6. Finally, whatever you do, don’t try to figure out what you’ve done to cause it because you didn’t. Trying to rationalize depression will only make you run in circles and only make the situation worse. Besides, I’ll say it again: right now, it’s not about you. I understand you love them, fear for them, and just want them to feel better. I understand you want to fix them, but you can’t. I also understand the disappointment you feel when you can’t.

I promise you I do, for I used to see that very disappointment in my husband’s eyes every day.

I remember as I prepared to come home from the hospital after 43 days, the fear I had about needing to be “fixed” for my husband and the worry I had about how he would look at me when he realized I was not “all better” were paralyzing. His unintentional look of sheer disappointment because he just wanted the old Lydia back scared the sh*t out of me.

I spoke to him about it tonight as I was writing this, and he told me that looking back, he knows he did that. But now, knowing what he does about my illness, he wished he hadn’t. He admitted he did not understand it at all, much like many of the people I encounter in my life.

You know, my desire to try and spare him disappointment caused me so much anguish and worry. I even fought with the hospital to postpone my discharge many times because I knew if I got home and he looked at me like that, I would be right back there, or even worse, risked the possibility that I would just give up. He had no idea the gravity one look from him had or how the force and power it possessed could easily pull me right back down to hell.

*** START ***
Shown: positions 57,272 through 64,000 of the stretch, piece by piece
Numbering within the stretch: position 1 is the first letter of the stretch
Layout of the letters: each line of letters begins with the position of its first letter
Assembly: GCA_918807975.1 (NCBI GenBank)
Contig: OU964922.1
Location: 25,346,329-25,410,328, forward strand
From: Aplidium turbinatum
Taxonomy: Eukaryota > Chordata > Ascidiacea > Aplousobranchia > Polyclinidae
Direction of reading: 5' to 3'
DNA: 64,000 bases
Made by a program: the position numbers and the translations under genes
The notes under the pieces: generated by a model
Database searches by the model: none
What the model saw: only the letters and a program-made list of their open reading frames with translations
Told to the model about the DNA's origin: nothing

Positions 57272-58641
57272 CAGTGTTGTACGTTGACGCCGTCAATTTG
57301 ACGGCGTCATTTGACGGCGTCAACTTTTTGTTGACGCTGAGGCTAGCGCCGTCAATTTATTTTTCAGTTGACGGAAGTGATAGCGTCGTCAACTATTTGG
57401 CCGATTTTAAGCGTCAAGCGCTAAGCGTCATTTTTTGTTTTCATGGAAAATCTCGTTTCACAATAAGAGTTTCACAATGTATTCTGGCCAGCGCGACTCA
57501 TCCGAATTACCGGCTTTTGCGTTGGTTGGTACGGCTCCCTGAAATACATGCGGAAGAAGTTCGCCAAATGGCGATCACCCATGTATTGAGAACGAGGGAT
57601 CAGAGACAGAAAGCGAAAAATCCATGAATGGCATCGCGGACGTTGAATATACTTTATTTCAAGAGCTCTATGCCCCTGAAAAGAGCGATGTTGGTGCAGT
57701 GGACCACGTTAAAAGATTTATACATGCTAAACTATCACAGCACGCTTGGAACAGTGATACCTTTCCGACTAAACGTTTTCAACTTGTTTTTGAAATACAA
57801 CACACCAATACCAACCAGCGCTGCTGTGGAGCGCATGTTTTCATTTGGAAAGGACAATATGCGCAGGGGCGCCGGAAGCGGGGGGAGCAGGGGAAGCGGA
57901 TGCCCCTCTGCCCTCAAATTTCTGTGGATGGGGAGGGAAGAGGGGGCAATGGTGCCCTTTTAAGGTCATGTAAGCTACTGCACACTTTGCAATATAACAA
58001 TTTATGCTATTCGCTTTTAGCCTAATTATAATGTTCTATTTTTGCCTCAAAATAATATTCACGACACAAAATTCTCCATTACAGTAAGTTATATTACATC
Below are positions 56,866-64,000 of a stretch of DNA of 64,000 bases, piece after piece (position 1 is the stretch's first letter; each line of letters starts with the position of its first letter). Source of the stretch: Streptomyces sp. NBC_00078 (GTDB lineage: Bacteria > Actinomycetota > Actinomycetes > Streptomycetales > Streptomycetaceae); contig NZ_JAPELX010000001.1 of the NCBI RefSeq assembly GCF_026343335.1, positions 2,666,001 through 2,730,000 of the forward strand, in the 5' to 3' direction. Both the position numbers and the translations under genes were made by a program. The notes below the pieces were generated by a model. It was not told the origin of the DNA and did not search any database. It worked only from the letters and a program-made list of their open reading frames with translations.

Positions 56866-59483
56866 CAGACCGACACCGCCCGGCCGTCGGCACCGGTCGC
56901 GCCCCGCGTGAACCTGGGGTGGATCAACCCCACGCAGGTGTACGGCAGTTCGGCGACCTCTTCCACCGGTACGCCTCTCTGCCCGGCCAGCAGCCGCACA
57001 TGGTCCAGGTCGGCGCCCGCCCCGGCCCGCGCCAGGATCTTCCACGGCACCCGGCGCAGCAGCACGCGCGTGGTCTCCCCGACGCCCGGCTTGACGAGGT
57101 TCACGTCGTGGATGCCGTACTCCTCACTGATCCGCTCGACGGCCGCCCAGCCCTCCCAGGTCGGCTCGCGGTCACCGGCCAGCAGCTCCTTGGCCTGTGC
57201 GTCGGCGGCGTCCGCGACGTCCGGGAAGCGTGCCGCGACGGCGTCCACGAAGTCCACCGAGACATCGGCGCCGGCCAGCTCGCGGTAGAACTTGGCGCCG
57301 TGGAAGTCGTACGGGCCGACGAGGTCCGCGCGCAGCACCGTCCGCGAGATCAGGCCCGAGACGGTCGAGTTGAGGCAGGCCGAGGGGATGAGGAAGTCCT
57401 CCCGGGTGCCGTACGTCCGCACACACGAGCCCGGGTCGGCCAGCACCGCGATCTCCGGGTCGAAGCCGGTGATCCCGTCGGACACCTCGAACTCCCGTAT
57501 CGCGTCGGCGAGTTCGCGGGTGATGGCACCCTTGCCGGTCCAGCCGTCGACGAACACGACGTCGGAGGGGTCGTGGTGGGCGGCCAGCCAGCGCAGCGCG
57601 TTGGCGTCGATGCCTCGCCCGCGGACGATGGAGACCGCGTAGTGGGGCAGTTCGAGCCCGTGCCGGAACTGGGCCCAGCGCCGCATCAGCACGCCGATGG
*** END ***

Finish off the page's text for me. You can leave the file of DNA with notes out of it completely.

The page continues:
Believe me. I wanted to be better too, but it doesn’t happen overnight. It didn’t happen for me for well over a year, and it was baby steps all the way—inpatient treatment, trials of many medications, ECT, endless therapy, IOP programs, and many ups and downs.

Be patient with the person you love. I can guarantee you, they don’t want to disappoint you either. With love and support, they will get through it in their own time, and it will take time.

You see, depression is like an uninvited house guest with an open-ended return flight ticket. It’ll only leave when it’s been told it’s worn out its welcome and its bags are packed and put out on the front porch.

Until then, we are forced to cope with the discomfort, while we patiently and politely wait it out.